Section 5(5), Article VIII of the Constitution recognizes the disciplinary authority of the Court over members of the Bar. Reinforcing the execution of this constitutional authority is Section 27, Rule 138 of the Rules of Court which gives this Court the power to remove or suspend a lawyer from the practice of law. The provision states:
Section 27. Disbarment or suspension of attorneys by Supreme Court; grounds therefor. — A member of the bar may be disbarred or suspended from his office as attorney by the Supreme Court for any deceit, malpractice, or other gross misconduct in such office, grossly immoral conduct, or by reason of his conviction of a crime involving moral turpitude, or for any violation of the oath which he is required to take before admission to practice, or for a willful disobedience of any lawful order of a superior court, or for corruptly or willfully appearing as an attorney for a party to a case without authority so to do. The practice of soliciting cases at law for the purpose of gain, either personally or through paid agents or brokers, constitutes malpractice. (Emphasis supplied)
In imposing the penalty of disbarment upon Atty. Ediza, we are aware that the power to disbar is one to be exercised with great caution and only in clear cases of misconduct that seriously affect the standing and character of the lawyer as a legal professional and as an officer of the Court.16 However, Atty. Ediza's stubborn attitude and unwillingness to comply with the Court's directives, which we deem to be an affront to the Court's authority over members of the Bar, warrant an utmost disciplinary sanction from this Court.
The practice of law is not a vested right but a privilege, a privilege clothed with public interest because a lawyer owes substantial duties not only to his client, but also to his brethren in the profession, to the courts, and to the nation, and takes part in one of the most important functions of the State - the administration of justice - as an officer of the court.17 To enjoy the privileges of practicing law, lawyers must adhere to the rigid standards of mental fitness, maintain the highest degree of morality, and faithfully comply with the rules of the legal profession.18 Clearly, Atty. Ediza's conduct has made him unfit to remain in the legal profession.chanrobleslaw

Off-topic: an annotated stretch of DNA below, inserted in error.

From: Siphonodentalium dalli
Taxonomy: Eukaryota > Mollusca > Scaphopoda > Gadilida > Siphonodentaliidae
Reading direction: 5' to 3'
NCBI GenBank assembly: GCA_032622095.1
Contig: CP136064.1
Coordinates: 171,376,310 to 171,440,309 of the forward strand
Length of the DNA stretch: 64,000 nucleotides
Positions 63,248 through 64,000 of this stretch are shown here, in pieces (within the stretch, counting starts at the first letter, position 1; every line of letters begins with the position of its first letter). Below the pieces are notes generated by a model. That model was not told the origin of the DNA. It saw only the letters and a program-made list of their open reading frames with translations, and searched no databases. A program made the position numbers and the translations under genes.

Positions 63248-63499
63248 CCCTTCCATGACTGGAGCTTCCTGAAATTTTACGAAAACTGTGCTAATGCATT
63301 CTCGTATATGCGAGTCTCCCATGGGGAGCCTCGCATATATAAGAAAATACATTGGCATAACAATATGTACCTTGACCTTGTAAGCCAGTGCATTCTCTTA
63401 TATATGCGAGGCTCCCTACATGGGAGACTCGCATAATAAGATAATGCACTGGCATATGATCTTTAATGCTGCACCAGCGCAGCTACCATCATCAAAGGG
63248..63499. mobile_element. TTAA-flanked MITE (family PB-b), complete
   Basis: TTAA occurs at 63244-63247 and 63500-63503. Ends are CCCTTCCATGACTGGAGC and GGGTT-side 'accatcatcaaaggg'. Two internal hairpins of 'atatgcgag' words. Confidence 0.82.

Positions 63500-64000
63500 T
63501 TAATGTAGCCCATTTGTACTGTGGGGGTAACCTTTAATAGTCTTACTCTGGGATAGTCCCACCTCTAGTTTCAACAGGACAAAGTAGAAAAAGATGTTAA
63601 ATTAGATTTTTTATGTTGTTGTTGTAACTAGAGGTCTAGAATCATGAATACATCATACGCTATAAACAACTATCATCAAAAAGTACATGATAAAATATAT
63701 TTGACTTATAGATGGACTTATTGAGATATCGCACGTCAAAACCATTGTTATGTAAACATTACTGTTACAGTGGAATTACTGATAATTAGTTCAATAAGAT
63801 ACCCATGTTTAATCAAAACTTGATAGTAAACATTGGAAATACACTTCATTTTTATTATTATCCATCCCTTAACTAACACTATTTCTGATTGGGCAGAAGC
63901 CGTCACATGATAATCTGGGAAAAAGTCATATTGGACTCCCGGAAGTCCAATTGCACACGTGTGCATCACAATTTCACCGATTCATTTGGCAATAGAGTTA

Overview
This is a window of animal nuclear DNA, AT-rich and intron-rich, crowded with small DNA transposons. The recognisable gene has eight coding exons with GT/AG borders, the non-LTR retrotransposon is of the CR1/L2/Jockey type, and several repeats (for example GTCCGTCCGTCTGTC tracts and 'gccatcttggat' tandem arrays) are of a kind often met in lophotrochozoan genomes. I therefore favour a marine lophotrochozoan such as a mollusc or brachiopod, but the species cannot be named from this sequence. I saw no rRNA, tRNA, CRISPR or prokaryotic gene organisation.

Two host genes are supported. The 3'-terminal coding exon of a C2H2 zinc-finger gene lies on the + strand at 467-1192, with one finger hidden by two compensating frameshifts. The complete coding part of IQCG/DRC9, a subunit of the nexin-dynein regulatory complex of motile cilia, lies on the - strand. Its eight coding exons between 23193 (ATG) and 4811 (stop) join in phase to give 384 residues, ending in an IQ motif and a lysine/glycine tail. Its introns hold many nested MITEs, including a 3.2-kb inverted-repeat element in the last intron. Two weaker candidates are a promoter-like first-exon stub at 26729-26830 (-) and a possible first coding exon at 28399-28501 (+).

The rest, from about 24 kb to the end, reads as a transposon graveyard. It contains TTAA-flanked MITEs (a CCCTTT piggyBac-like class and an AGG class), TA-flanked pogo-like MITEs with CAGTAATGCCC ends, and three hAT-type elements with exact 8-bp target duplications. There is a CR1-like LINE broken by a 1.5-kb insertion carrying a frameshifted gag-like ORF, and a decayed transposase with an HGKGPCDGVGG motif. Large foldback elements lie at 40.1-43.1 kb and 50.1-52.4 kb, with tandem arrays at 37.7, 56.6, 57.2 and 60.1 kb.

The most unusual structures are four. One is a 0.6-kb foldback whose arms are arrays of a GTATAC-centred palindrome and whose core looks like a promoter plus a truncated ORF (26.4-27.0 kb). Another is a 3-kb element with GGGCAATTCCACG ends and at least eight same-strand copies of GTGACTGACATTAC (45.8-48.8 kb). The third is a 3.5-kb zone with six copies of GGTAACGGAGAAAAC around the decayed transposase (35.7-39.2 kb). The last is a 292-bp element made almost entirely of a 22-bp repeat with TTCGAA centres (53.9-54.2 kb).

WHEREFORE, respondent Atty. Roy Prule Ediza, having violated the Code of Professional Responsibility by committing grave misconduct and willful insubordination, is DISBARRED and his name ordered STRICKEN OFF the Roll of Attorneys effective immediately.
Let a copy of this Decision be entered in the records of respondent. Further, let other copies be served on the Integrated Bar of the Philippines and on the Office of the Court Administrator, which is directed to circulate them to all the courts in the country for their information and guidance.
This Decision is immediately executory.
Sereno, C.J., Carpio, Velasco, Jr., Leonardo-De Castro, Peralta, Bersamin, Del Castillo, Perez, Mendoza, Reyes, Perlas-Bernabe, Leonen, and Jardeleza, JJ., concur.
Brion, J., on leave.
Caguioa, J., on official leave.chanroblesvirtuallawlibrary
1 Rollo, pp. 2-5.
2 Id. at 318-337.
3 Id. at 340.
4 Id. at 353-354.
5 Id. at 355.
6 Id. at 365-366.
7 Id. at 380-381.
8 Id. at 383-386.
9 Id. at 389-390.
10 Id. at 396.
11 467 Phil. 391, 402(2004).
12 374 Phil. 35, 47 (1999).
13 Supra note 11, at 402.
14Judge Necesario v. Dinglasa, 556 Phil. 47, 51 (2007).
15 See also Palon, Jr. v. Judge Vallarta, 546 Phil. 453 (2007).
16Tapucar v. Tapucar, 355 Phil. 66, 74 (1998).
17In the Matter of the IBP Membership Dues Delinquency of Atty. Marcial A. Edillon, 174 Phil. 55, 62(1978).
18Foronda v. Atty. Guerrero, 516 Phil. 1, 3 (2006).